Canadian midstreamer files for NGL pipeline approval
Canadian midstream company NorthRiver Midstream filed an application with the Canada Energy Regulator (CER) November 19 for approvals to build and operate its C$350mn (US$275.5mn) NEBC Connector Pipeline system in the Montney gas play straddling the Alberta-British Columbia border.
The NEBC Connector would consist of dual small-inch pipelines capable of delivering 9,100 m3/day of condensate and 6,500 m3/day of NGLs from northwest of Wonowon, BC (northwest of Fort St John) to the Gordondale region of Alberta. From there, the liquids would be transported on existing Alberta pipelines to fractionation facilities in the Edmonton area.
“The project is critical to the continued development of the Montney play in the Western Canadian Sedimentary Basin (WCSB),” NorthRiver says in its application to the CER. “A customer-driven solution, the primary purpose of the project is to improve market access for existing and anticipated growth volumes by increasing the number of transportation options for [northeast BC] producers.”
NorthRiver Midstream launched an open season in October to solicit binding commitments for transportation service on the NEBC Connector. The open season closes at the end of January 2022.
Currently, only one pipeline system exists to take liquids from the Montney in BC to fractionation facilities in Alberta, and producers without capacity on that system are forced to truck liquids out of the Montney, resulting in added costs and greenhouse gas (GHG) emissions.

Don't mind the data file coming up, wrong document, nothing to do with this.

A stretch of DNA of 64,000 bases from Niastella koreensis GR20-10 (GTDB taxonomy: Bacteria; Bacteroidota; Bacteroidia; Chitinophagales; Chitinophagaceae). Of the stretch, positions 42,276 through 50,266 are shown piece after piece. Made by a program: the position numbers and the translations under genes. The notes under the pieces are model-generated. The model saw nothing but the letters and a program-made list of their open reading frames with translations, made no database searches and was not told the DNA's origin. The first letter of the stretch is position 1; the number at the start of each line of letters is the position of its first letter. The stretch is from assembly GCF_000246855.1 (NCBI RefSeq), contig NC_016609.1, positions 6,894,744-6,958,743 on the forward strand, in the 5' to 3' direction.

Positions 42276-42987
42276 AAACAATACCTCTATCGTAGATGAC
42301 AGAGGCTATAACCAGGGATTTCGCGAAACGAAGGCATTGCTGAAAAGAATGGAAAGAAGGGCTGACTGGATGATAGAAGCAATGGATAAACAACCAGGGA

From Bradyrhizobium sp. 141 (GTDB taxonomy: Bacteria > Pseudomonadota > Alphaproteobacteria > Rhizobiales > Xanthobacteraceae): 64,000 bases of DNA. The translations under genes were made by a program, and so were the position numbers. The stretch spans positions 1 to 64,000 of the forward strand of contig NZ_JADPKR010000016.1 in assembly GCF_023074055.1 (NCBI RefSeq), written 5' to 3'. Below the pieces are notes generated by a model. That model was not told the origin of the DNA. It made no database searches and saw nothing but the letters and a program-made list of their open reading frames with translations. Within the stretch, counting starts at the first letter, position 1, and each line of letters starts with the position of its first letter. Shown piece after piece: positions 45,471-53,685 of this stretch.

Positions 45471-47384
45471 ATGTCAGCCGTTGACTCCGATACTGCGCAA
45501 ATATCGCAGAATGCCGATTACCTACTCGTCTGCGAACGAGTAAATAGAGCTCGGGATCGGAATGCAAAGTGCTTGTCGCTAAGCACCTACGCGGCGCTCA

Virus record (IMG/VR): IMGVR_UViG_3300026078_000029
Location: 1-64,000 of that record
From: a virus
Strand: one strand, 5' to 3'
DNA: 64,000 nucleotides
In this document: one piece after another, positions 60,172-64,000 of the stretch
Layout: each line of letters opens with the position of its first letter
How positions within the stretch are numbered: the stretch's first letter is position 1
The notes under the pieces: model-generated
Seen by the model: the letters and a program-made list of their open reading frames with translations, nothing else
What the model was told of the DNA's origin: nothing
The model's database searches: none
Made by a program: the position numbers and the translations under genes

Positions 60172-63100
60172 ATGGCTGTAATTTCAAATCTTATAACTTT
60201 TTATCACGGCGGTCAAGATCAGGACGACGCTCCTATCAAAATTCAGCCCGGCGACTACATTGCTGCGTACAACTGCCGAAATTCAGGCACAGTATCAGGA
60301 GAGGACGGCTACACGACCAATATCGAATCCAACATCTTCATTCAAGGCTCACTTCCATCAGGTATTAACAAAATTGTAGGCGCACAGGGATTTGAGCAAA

Over the next 20 years, NorthRiver says, Montney gas production is expected to more than double, to more than 300mn m3/day (10.6bn ft3/day) in 2040 from less than 150mn m3/day (5.3bn ft3/day) in 2020. Over the same period, NGL supply mix (propane, butane and condensate) is forecast to increase to nearly 30,000 m3/day from just over 10,000 m3/day.
Existing pipelines can move only 13,800 m3/day of condensate and 11,900 m3/day of NGLs, and Montney liquids supply is expected to exceed pipeline capacity this year, the application says.
The 215-km pipeline would traverse provincial Crown and freehold property in BC and Alberta. However, those lands fall within the traditional territory of the Blueberry River First Nation (BRFN) and other Treaty 8 First Nations.
In its application, NorthRiver Midstream recognised a recent BC Supreme Court ruling that said BRFN’s rights and land use under Treaty 8 had been infringed by the cumulative impacts of industrial developments within its traditional territories.
“NorthRiver is committed to developing and implementing a plan with the intent of offsetting any residual effect of the project and the project’s contribution to cumulative effects on such rights and land use,” the company says in its CER application. “While NorthRiver understands this approach to be novel for a project of this nature, NorthRiver will engage with indigenous groups to solicit their input into the design and implementation of this plan.”
Pending timely approval of its request for a certificate of public convenience and necessity – which would be issued by the federal cabinet upon a recommendation by the CER – by Q4 2023, NorthRiver hopes to have the NEBC Connector in service by Q4 2024. NorthRiver Midstream is owned by Brookfield Infrastructure Partners, which acquired the assets from Enbridge in 2018.